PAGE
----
• The implied reduction in purchasing power is considerable, and it would be reasonable to expect that food consumption has been impacted


    • Reducing dependence on water-intensive crops: In terms of agriculture and food security, there is now an emphasis on reducing dependence on water-intensive crops, with millets being the crops of choice.
      • Shifting to less water-intensive crops may reduce vulnerability of our food systems to phenomena like El Niño.
    • Focussing on increasing Agricultural yield: Agricultural yield is lower in India than in East Asia, pointing to the potential for an increase.
      • It is necessary to intervene on the supply side to ensure that food is produced at a steady price by raising the yield on land.
      • Attention is needed to extend irrigation to 100% of the net sown area, an end to restrictions on leasing of land, a quickening of agricultural research and the re-institution of extension.
    • Improving weather forecasts: The government, both at the Centre and in the States, along with farmers, benefit from forecasts of phenomena like El Niño and their impact on the monsoon, and improvements in short-term weather forecasts and early warning systems for both intense rain and dry spells.
    • Efficient management of water reservoirs: Based on decades of experience, it is clear that alternative short-term and long-term management of our dams and reservoirs is required to reduce the risk of dam-based flood disasters and ecological damage to aquatic ecosystems.
    • Green Revolution: Reeling under extreme food shortage following two successive droughts, the government orchestrated (by framing Green Revolution) a supply-side response by providing farmers with high-yielding seeds, cheap credit, and assured prices through procurement.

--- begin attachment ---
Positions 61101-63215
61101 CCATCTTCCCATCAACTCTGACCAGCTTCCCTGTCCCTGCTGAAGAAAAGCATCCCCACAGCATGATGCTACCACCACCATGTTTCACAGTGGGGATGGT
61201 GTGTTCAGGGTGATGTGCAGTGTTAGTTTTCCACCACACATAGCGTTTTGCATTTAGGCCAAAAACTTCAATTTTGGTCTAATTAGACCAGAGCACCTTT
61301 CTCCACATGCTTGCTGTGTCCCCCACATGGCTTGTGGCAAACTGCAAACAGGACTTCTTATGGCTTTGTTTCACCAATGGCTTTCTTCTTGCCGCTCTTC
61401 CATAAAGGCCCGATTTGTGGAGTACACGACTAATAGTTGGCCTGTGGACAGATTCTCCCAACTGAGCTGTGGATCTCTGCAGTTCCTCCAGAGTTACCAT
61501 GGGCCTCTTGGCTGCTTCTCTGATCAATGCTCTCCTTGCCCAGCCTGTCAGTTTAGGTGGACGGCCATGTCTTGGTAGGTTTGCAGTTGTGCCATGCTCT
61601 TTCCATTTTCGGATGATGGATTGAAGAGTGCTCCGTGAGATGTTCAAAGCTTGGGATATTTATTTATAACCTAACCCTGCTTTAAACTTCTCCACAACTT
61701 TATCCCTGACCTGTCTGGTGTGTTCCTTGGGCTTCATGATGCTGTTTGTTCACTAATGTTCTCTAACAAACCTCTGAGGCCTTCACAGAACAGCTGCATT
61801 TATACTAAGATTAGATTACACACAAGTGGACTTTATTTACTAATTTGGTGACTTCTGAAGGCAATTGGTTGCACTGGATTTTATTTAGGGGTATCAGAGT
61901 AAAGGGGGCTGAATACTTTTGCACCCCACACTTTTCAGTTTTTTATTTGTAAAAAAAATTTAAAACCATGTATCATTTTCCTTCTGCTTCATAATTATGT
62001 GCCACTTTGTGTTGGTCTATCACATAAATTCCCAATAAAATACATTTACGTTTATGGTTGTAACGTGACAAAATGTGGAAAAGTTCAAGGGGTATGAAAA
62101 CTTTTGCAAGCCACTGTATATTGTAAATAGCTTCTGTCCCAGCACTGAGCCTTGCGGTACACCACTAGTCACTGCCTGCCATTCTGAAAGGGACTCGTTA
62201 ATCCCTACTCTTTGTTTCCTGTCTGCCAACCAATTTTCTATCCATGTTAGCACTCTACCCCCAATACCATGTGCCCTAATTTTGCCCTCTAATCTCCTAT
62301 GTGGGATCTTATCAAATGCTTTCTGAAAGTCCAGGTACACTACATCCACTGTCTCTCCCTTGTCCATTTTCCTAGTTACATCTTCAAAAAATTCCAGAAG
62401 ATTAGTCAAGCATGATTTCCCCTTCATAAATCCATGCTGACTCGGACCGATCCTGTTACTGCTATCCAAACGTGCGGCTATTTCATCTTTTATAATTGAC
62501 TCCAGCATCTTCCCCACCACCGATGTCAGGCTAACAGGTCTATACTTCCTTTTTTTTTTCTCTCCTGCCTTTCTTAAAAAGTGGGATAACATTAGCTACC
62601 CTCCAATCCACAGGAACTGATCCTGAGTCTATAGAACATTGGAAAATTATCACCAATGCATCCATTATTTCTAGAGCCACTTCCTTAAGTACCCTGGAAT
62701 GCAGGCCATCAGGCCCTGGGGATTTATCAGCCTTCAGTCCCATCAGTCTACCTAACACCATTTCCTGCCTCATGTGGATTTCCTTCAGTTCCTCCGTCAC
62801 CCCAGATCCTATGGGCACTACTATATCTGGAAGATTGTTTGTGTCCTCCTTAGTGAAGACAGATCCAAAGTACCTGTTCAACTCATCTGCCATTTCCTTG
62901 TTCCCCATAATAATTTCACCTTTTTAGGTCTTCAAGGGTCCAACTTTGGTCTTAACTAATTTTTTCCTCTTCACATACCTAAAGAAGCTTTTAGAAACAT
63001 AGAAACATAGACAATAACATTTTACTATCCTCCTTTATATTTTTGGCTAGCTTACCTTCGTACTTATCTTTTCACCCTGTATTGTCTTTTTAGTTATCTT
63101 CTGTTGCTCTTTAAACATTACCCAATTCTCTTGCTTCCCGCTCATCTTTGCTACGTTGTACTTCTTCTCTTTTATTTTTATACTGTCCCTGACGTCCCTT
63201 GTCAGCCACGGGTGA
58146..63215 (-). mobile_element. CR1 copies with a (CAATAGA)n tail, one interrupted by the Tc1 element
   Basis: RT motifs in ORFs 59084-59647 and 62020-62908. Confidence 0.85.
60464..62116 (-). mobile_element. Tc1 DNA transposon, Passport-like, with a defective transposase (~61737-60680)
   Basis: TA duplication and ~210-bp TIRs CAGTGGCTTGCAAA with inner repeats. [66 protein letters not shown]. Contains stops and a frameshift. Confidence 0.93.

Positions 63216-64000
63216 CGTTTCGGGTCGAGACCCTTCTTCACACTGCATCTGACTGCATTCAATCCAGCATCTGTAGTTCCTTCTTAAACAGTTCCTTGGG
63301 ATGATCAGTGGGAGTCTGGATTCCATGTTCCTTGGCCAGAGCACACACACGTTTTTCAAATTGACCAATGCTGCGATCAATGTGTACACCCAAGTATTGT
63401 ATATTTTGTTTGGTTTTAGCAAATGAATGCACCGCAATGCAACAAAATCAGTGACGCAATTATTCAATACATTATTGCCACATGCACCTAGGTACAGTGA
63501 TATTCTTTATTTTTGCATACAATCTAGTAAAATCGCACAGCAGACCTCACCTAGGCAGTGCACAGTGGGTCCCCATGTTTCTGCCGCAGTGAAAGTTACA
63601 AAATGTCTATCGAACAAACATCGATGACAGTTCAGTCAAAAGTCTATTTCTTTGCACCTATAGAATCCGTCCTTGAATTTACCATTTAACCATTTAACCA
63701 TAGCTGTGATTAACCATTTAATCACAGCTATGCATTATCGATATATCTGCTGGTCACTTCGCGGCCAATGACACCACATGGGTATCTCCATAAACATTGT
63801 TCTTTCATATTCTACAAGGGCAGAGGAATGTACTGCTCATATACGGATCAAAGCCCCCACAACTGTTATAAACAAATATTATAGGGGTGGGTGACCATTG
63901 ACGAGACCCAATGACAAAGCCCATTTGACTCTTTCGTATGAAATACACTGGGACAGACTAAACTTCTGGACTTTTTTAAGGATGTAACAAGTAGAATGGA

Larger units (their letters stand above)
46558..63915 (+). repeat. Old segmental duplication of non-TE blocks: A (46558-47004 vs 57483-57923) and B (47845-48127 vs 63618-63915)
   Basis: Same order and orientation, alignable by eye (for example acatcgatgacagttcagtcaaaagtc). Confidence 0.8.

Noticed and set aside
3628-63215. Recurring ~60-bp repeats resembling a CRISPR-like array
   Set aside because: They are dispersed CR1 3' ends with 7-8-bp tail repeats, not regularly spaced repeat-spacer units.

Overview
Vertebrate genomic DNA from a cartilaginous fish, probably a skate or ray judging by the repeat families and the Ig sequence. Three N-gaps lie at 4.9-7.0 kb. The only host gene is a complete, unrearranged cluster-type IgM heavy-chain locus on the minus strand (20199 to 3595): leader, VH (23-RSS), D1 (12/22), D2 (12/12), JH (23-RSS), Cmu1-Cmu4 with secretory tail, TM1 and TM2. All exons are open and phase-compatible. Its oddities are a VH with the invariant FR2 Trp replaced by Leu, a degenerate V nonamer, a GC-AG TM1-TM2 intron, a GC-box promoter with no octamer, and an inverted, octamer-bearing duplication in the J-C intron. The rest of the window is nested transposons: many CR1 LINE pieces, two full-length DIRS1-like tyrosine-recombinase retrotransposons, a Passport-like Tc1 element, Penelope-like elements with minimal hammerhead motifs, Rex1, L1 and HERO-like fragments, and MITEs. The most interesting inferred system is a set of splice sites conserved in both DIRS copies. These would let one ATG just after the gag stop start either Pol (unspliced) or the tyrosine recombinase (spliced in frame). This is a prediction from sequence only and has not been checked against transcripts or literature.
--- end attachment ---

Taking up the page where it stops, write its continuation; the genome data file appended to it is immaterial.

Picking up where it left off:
• This succeeded spectacularly. Within a few years India was no longer dependent on food imports.
    • Correcting the mistakes of Green Revolution (GR): Mistakes made while implementing GR, among them the rampant use of chemical fertilizer, fuelled by subsidy, which degraded the soil. 
      • There was also the reliance on procurement prices rather than productivity increase to ensure farm incomes, which fuelled inflation. 
      • We also see that the policy was almost exclusively focused on cereals rather than pulses, the main source of protein for most Indians. 
      • However, rather than arguing on the errors made in an extraordinarily successful economic policy intervention, we should be correcting them now.

    Way Ahead

    • How we respond as a society and in terms of governance to the water and climate change crisis, which links food, water, and ecological security through diversifying our agro-food systems, a lower dependence on blue water, rejuvenating our rivers, and sustainable water-sharing between humans and nature will to a great extent determine the well-being of 1.4 billion people.